Today’s entrepreneur and storyteller: Anonymous
Name of the project: John Doe
About: We worked on matching small businesses seeking downmarket loans (<$250k) to small banks and credit unions whos appetite for lending matched the type of business and loan request.
The year started: 2018
The year closed: 2019
Location / HQ: South Bend, IN, USA
Category: Banking, Small Business Lending
How much capital raised: $15k
Key competitors at the time: Online small business lending institutions, P2P lenders
Traction reached: Launched a pilot program with 8 community lending institutions and had 6 different business owners go through our process to get matched for a loan.
Target market, the market situation at the time of start: Banks with <$4B in total assets and small businesses seeking <$250k loans.
What inspired the idea: Conversations with both lenders, business owners, and community stakeholders about small businesses’ access to capital and some of the hurdles and pitfalls of the way things are currently done/ the reasons deals don’t go through. We found that different lenders had different appetites for lending but business owners didn’t know that. Usually, if they were denied they would give up because they thought all lenders would give them the same answer. This was contradictory to our conversations, research, and pilot results.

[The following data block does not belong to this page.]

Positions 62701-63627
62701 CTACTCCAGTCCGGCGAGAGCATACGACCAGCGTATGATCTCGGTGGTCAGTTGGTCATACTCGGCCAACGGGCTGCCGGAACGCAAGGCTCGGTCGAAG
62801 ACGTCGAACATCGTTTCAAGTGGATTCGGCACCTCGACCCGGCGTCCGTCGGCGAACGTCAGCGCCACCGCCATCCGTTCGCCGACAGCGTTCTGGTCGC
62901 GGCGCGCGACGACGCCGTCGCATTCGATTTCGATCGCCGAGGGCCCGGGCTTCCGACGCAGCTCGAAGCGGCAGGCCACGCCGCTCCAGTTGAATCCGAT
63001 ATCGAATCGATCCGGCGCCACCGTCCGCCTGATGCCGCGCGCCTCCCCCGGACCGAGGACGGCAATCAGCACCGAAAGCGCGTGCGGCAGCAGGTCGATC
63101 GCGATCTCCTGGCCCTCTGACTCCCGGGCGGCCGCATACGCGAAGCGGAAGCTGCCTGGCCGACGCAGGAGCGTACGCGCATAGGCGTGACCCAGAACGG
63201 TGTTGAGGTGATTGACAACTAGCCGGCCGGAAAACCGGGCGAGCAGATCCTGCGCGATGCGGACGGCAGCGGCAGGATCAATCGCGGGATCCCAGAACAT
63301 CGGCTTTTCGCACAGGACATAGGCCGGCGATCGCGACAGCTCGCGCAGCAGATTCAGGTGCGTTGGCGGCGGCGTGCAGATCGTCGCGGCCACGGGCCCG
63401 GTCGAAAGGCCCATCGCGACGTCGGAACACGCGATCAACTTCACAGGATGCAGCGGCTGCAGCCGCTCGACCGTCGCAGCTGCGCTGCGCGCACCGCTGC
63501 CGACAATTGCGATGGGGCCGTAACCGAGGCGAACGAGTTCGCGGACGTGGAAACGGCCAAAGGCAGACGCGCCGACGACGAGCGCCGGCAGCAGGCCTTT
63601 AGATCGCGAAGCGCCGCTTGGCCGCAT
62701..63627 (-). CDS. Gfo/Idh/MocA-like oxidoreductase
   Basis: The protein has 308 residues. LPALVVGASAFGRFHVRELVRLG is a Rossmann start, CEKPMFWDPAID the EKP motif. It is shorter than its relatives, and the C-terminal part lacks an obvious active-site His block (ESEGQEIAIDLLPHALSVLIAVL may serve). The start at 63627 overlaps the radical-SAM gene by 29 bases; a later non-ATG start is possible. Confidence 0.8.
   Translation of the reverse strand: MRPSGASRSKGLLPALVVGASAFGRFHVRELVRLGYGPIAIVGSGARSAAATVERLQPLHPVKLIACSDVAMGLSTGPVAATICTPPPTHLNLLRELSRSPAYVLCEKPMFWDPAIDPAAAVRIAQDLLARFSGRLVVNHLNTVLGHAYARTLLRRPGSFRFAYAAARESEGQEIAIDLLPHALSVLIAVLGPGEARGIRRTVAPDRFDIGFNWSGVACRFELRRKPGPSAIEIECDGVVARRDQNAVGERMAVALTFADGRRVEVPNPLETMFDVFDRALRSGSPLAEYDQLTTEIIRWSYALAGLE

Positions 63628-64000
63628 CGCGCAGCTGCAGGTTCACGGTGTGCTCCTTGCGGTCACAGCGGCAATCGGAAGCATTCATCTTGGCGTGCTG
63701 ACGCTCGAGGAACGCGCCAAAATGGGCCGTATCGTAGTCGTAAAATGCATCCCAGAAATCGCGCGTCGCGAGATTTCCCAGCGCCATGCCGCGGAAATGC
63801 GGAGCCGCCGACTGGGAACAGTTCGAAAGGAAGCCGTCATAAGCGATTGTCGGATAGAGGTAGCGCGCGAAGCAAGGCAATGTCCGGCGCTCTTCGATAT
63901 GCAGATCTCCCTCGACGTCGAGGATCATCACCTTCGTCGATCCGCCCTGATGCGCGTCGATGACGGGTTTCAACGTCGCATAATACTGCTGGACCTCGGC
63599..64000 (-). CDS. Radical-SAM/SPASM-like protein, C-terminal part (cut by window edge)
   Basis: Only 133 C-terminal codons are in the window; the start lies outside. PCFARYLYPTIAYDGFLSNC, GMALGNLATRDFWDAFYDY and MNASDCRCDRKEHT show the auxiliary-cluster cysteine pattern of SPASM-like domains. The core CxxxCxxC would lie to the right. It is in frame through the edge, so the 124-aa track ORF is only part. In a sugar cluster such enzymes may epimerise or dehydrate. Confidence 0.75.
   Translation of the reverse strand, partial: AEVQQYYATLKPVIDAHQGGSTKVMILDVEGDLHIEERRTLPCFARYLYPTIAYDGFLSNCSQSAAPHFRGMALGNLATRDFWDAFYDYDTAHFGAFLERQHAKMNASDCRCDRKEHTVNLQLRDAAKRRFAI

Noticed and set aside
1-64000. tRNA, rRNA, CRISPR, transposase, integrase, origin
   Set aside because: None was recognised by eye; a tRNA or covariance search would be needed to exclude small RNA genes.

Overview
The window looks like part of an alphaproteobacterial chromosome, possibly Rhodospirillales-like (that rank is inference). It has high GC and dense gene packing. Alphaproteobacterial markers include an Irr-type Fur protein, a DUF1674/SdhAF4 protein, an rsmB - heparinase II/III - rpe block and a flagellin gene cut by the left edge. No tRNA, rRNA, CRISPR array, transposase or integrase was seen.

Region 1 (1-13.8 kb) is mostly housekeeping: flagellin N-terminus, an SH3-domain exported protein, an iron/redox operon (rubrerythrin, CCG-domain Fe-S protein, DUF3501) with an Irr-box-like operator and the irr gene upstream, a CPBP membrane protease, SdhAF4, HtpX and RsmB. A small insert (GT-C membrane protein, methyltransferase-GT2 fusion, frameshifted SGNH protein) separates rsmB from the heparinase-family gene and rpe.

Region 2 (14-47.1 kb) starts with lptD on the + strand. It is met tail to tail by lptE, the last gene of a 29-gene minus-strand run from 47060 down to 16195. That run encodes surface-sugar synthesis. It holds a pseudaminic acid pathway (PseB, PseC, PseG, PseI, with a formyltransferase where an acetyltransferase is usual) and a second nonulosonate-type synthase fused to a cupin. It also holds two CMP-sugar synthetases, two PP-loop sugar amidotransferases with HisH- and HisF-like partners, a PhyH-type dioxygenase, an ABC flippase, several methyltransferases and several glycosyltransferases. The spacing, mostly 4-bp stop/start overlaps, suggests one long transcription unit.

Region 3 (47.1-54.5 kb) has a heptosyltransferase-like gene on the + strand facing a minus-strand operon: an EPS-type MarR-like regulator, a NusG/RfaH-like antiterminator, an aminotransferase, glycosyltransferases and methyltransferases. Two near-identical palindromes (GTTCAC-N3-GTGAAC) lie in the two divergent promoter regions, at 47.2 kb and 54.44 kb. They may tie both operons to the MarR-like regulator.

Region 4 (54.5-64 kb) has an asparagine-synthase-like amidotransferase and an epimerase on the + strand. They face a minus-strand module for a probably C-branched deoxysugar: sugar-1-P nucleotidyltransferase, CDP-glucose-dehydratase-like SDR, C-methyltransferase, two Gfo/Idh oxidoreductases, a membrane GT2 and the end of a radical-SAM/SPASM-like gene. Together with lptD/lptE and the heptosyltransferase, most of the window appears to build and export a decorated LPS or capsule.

Success parts, what worked: Our hunches were largely correct and we ended up helping 4 business owners who had previously been turned down for a loan to get the funds that they were requesting.
- Our approach was wrong. It would have cost too much money and effort to acquire the business owner side of our platform. We ignored the unit economics of our business model and the feedback that lenders wouldn’t pay for the service and kept pushing forward.
- On top of all of this, our team was running out of time and money to support our livelihoods and this led to pressures to raise funds and caused a rift between team members. Ultimately leading to lack of communication and direction of the startup.
Key causes of failure:
- Ignoring bad unit economics/feedback
- Lack of communication between co-founders
- Lack of funding
Grateful for/Key learnings:
- I learned the importance of being on the same page as your team member. If you can’t work with your co-founder, the startup will never work.
- Also, unit economics are extremely important and should not go unattended to.
This information’s purpose is to help learn from the mistakes (and pivots) of others, as well as to encourage founders to openly speak about things that failed. Look at it as a shared f*ckup depository for resilient brilliant minds.
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